Owen Carey
Nilo Cruz's Anna in the Tropics
Portland Center Stage, 1111 SW Broadway, 274-6588, Fri-Sat 8 pm, Sat-Sun 2 pm, Sun 7 pm, closes this weekend, $15-55

One of the hot shits in the theater world right now is playwright Nilo Cruz, a prize-winning Cuban-American whose works are getting produced all over the world. In the Pacific Northwest alone, there have been three major Cruz productions this season, including the Miracle Theater's Lorca in a Green Dress in October, and Portland Center Stage's current run of Anna in the Tropics, which won the Pulitzer Prize for drama last year. Cruz's characters live in a nostalgic dream world, speaking not like real people talk, but how Cruz wishes people talked, each person capable of spinning lucid webs of lilting language. A romantic, Cruz dwells in love triangles and historical drama that if not for his knowledge of literary craft, would befit the paperback aisles in grocery stores. It would be too strong to describe Cruz's plays as "bad," but they are most certainly overrated. They're well written, fluid, and at times downright eloquent, but these attributes frequently feel like trimmings, on stories that aren't nearly as meaty as their trusses make them appear.

To be fair, Cruz has been magnified beneath the lens of intense hype. Though he's certainly not shunning his success, interviews and the work itself reveal a fairly mellow dude who never set out to make modern dramatic explosions like, say, Suzan-Lori Parks, or Charles Mee. The man likes Lorca, and he likes small tales of love and loss amidst Hispanic culture. Attach a label like Pulitzer to a play like Anna in the Tropics, and Epic Expectations are imminent, but Tropics, despite its murderous finale, skips across its tragic tale with such lyrical lightness, it hardly seems to be there at all.

Set in the steamy confines of a Cuban cigar factory outside of Tampa, 1929, Tropics recalls a time when technology was a lesser beast, and joys like fine cigars were lovingly rolled by actual human beings. It was a tradition in cigar factories at that time to hire lectors that would come and read stories to the workers as they rolled. The lector who arrives in Tropics, Juan Julian (Pedro Pascal), is a dashing chap who sends the ladies swooning and makes their husbands fuming mad. While doing daily readings of Tolstoy's Anna Karenina, Julian sets his sights on Conchita (Marlene Forte), a repressed beauty who isn't getting what she needs from her loutish husband Palomo (Bruno Irizarry). Meanwhile, the factory's co-owners, brothers Santiago (José Ramón Rosario) and Cheché (José Febus), have problems of their own. Santiago's charming, but can't control his liquor, and Cheché's a troubled scrooge who wants to replace workers with machines, and who struggles to hide his leftover angst from when his wife walked out on him.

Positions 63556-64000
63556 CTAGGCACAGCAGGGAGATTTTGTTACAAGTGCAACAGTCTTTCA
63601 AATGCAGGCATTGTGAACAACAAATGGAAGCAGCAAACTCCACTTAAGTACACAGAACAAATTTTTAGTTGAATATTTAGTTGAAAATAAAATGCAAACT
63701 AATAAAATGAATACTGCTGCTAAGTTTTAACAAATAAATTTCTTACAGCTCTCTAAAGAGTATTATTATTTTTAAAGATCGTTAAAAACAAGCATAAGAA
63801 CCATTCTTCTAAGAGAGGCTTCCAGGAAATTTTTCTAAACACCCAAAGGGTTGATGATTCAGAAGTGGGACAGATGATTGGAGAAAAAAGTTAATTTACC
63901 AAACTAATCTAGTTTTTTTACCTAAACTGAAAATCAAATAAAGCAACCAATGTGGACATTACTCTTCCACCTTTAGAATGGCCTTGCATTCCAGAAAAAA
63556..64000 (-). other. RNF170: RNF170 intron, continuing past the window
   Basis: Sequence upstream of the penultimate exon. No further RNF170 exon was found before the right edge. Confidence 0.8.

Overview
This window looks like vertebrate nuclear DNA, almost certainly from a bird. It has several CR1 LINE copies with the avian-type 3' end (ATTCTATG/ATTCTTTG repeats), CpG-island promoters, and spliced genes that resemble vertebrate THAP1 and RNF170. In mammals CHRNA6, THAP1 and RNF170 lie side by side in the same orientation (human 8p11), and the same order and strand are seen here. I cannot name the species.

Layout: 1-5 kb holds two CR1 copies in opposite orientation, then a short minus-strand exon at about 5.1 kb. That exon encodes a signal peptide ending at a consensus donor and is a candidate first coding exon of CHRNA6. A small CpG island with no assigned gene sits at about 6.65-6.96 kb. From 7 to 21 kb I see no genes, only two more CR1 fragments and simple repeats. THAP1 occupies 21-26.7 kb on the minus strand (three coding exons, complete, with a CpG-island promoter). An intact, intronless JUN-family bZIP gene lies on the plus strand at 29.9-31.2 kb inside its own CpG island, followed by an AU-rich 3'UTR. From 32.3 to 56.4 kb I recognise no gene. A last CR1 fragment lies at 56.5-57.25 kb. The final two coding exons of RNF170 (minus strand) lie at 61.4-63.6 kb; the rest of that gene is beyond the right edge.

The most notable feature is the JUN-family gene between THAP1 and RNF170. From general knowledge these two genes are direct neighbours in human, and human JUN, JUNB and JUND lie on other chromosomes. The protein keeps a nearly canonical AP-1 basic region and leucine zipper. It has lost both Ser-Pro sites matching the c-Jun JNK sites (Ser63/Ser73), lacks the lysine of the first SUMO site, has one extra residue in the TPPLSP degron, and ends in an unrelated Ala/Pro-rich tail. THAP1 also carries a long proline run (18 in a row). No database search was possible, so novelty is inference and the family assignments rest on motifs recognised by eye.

Cruz etches these fairly domestic dilemmas with lighthearted whimsy, then down the stretch pulls a tragic finale so heavy it hurts, though not in a particularly good way. It's not that Cruz fails to justify his ends with means; he just treats everything with such stripped down poeticism, it all goes by in a blur. The themes are weighty, but the style virtually floats, and yet Portland Center Stage--as they are prone to do--treats this production as if it's the end-all, be-all. Did you fail to recognize any of those aforementioned cast members? That's because not one is local--the entire cast are ringers from NYC and beyond. Even director Timothy Douglas has been shipped in from Louisville, and the production values are topnotch. The cigar factory is cavernous, lit beautifully and naturally by Peter Maradudin, but the action all takes place around one little table, even the sex scenes. Douglas doesn't know what to do with the huge space, and arranges his actors in two-dimensional lines.

Pulitzer or no, Cruz doesn't belong here; his plays are soft and intimate, not vast and loud. The performers belt their lines out, in accents that come and go like the wind. Only the veteran TV/film actor Rosario as the elder honcho Santiago comes through in the clutch. This white-haired old guru imbues his role with both sadness and strength, and is the only cast member worth the money PCS must have paid to bring everyone out, put them up, and pay them for months of work. Many resources have been spent on puffing air into Anna in the Tropics, and that's troubling. But what's worse is that Tropics is so clearly a play that was never meant to have air puffed into it in the first place. That's just embarrassing.